Re: Zenits and payloads

Fri, 10 Nov 1995 19:47:23 +0100 (CET)

Walter Nissen writes :

>In a message from Bart and Tristan, on October 31, we read: 
>> Subject: Observing Program of the BWGS 
>> 94-074B: had a small acceleration, first Zenit to do so ! 
>Thanks to them for pointing out this interesting fact and also to the 
>unnamed observer whose observations detected this. 

Kurt Jonckheere and I looked at the flash period evolution (as a function
of time) of all Zenit rockets in the PPAS (the flash period database of
the BWGS). I've added three columns to Walter's original table.

>Some of us have watched the monotonic increase of some of these objects 
>for a considerable time.  

The three columns I've added have to do with the monotonic increase of
the flash period of these rockets. It turns out that the flash period of
these Zenit rockets has experienced an exponential growth with time. 
The 'char. time' column gives the characteristic time in days 
(determined from a linear regression analysis of the log(fp) vs. time 
curve), i.e. the time the flash period 'needs' to multiply itself with a 
factor of 2.73. The smaller the 'ct' is, the quicker the exponential
rise was.

The 'error ct' column is the estimated statistical error (in days) on the 
determined characteristic time (ct). A large error usually means the
growth was not a perfect exponential growth, mostly due to 'scatter' at
large periods which are more difficult to determine. 
This 'error ct' column is only a vague indication of how large the
uncertainty on the 'ct' is. Due to the concentration of the BWGS
observers around 40 to 50 northern latitude, the satellite's flash 
period history contains sizeable 'gaps', times during which the satellite
was invisible to the bulk of our observers. These gaps make the uncertainty
on the ct larger, so that it can become as large as 10 days or more.

Finally, the initial flash period is given in seconds. It is determined
by extrapolation of the best fit in the linear regression. It indicates
the flash period right after launch. 

			    vulgar	orbital   char. error   initial
cat #	id #	i    MM      name	plane     time  ct      fl. period
16182U 85 97B 70.99 14.15 C* 1697 r     A         156	2	3.6
17590U 87 27B 70.99 14.15 C* 1833 r     B 	  -	-	-
17974U 87 41B 71.00 14.16 C* 1844 r     D  	  155	1	1.18
19120U 88 39B 71.00 14.17 C* 1943 r     C 	  142	1	0.57
19650U 88102B 70.99 14.14 C* 1980 r     A 	  104	1	0.4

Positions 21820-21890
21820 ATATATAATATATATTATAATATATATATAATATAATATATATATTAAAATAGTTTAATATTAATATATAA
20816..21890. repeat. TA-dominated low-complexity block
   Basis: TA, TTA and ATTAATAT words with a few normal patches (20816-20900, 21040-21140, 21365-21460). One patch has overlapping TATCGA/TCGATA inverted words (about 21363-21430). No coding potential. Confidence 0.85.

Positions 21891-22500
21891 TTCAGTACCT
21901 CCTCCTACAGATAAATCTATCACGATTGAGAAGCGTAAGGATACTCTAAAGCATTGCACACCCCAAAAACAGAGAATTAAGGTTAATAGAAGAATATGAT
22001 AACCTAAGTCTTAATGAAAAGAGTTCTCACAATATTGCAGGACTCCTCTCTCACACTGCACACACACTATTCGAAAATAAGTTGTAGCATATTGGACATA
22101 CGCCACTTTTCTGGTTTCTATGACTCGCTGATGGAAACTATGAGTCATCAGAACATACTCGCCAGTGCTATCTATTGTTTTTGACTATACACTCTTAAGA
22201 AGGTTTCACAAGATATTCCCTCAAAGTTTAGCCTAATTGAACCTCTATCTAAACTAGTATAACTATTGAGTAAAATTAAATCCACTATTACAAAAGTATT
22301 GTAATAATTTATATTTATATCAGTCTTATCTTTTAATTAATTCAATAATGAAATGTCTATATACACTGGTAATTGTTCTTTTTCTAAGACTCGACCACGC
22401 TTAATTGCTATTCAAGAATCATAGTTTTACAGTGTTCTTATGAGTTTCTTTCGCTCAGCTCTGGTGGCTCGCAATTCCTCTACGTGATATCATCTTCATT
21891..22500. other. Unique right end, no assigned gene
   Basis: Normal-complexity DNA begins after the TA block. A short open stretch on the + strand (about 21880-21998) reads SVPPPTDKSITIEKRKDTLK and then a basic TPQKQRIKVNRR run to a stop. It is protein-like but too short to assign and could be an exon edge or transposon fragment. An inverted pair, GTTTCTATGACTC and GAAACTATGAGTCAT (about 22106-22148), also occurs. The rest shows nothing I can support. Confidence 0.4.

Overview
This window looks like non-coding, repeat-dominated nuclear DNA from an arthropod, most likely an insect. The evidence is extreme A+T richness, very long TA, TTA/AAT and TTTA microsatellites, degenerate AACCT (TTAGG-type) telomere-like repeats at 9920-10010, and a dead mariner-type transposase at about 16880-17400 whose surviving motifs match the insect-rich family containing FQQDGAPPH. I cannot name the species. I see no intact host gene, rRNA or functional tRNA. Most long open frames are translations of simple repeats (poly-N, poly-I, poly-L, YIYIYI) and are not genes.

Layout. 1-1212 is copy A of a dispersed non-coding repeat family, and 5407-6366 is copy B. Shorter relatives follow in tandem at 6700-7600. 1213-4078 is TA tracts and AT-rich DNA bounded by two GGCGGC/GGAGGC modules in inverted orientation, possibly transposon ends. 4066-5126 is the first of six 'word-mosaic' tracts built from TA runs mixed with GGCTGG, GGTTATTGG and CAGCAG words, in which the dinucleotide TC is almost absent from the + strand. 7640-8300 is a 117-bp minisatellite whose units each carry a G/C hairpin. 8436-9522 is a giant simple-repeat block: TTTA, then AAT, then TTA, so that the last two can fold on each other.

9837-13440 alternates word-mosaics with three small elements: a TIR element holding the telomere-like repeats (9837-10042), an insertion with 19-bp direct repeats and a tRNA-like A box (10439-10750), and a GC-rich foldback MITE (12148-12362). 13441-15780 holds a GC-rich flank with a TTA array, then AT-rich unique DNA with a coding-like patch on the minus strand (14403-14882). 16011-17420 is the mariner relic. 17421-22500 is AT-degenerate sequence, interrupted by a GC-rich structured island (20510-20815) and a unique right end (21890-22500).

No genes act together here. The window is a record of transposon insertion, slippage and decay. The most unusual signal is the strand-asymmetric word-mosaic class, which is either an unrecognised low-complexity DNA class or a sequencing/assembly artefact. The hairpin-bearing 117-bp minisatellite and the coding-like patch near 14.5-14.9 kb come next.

20625U 90 46B 70.99 14.13 C* 2082 r     D' 	  194	1	0.45
22220U 92 76B 70.99 14.15 C* 2219 r     E 	  -	-	-
22285U 92 93B 71.01 14.13 C* 2227 r *** B 	  135	1	0.3
22566U 93 16B 71.00 14.13 C* 2237 r     C 	  144	1	0.4
22803U 93 59B 70.98 14.15 C* 2263 r 		  143	1	0.28
23088U 94 23B 70.99 14.13 C* 2278 r     E' 	  144	2	0.33
23343U 94 74B 97.99 14.70 Resurs 1-3 r 		  170	5	1.03
23405U 94 77B 70.98 14.14 C* 2297 r     C' 	  175	7	0.39
23705U 95 58B 71.01 14.14 C* 2322 r     B' 	  -	- 	-
>*** The launch size indicated by these dimensions may be suspected 
>    because this object experienced an explosion (see Mike McCants' 
>    analysis of the elsets of the many fragments). 

Looking at the table now, there have been 14 Zenit launches so far 
(there have been more, but these 14 are the only ones still in orbit),
13 of which were in almost identical orbits. The second Zenit (87- 27 B)
rocket never showed any flashing behaviour that we know of. Since
then all Zenit rockets were fast flashers right after launch, except
for 92- 76 B which only showed high periods of about 2 minutes.
We have no data yet about 95-58 B, I think it's visible in the
morning these days. An evening visibility period is coming up early

Of the 10 Zenit rockets in identical orbit of which we have ct-data, 
7 have a characteristic time of about 145 +- 10. Three satellites had
a significantly different characteristic time, namely 88-102 B (104 days),
90- 46 B (194 days) and 94- 77 B (175 days). Assuming that all rockets
have identical construction, and knowing that they are in identical orbits,
one would perhaps intuitively expect similar ct's. However, if we look at
the magnetic damping theory to explain the exponential decay of the rotational
energy (see e.g.,
we see that it is possible that the characteristic times are not equal under
the conditions sketched in the above. The magnetic damping depends, among